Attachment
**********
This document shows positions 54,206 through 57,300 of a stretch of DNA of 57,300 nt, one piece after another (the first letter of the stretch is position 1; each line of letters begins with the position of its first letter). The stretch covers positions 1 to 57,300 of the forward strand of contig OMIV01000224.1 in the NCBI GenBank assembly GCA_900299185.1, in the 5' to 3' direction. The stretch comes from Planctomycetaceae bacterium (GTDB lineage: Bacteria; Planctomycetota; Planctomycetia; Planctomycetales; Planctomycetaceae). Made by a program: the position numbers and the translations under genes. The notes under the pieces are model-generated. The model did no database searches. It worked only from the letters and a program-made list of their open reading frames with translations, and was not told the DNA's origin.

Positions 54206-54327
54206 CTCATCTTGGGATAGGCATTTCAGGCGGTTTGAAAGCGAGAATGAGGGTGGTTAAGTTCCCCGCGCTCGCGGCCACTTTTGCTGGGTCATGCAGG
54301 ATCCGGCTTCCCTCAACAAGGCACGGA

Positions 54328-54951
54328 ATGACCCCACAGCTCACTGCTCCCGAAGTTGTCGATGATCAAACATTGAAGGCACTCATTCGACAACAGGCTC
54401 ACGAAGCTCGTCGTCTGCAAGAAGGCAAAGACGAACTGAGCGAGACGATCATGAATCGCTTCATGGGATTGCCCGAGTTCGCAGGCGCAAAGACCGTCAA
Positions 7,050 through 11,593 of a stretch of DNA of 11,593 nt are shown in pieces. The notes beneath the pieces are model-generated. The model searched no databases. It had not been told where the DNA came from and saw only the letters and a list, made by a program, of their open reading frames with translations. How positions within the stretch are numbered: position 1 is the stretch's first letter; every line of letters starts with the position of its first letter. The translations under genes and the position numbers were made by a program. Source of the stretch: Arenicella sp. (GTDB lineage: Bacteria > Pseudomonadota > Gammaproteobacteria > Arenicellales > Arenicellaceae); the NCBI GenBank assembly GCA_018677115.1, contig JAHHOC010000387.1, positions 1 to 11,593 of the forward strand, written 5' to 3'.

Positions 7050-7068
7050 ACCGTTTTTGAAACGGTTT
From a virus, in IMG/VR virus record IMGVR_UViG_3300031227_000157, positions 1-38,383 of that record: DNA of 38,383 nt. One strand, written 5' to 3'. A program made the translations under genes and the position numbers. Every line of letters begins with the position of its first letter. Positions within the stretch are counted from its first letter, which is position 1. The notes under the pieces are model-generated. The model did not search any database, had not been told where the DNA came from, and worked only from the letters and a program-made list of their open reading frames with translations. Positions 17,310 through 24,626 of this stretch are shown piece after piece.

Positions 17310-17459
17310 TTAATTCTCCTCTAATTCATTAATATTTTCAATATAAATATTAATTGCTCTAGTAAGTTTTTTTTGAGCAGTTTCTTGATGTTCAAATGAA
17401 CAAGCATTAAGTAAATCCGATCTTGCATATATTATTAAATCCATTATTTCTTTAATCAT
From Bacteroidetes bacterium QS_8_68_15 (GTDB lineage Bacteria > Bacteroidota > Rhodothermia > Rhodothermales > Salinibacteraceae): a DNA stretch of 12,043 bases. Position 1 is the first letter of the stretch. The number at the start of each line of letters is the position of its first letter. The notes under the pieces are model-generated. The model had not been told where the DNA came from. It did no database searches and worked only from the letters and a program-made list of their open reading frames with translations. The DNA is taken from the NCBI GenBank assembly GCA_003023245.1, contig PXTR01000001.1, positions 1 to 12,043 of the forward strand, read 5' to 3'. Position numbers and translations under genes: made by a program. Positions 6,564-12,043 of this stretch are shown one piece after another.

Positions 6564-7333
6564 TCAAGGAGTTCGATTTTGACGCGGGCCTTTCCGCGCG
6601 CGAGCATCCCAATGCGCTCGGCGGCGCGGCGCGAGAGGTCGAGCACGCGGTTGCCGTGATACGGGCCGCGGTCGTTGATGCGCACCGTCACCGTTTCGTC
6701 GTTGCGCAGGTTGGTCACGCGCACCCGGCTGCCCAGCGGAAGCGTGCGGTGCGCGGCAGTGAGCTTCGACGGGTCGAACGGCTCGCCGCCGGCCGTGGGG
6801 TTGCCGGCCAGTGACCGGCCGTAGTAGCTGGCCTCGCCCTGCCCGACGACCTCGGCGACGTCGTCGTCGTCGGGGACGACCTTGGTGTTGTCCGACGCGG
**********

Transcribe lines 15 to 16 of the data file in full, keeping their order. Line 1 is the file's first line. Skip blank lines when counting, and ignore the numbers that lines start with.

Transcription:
From Bacteroidetes bacterium QS_8_68_15 (GTDB lineage Bacteria > Bacteroidota > Rhodothermia > Rhodothermales > Salinibacteraceae): a DNA stretch of 12,043 bases. Position 1 is the first letter of the stretch. The number at the start of each line of letters is the position of its first letter. The notes under the pieces are model-generated. The model had not been told where the DNA came from. It did no database searches and worked only from the letters and a program-made list of their open reading frames with translations. The DNA is taken from the NCBI GenBank assembly GCA_003023245.1, contig PXTR01000001.1, positions 1 to 12,043 of the forward strand, read 5' to 3'. Position numbers and translations under genes: made by a program. Positions 6,564-12,043 of this stretch are shown one piece after another.

Positions 6564-7333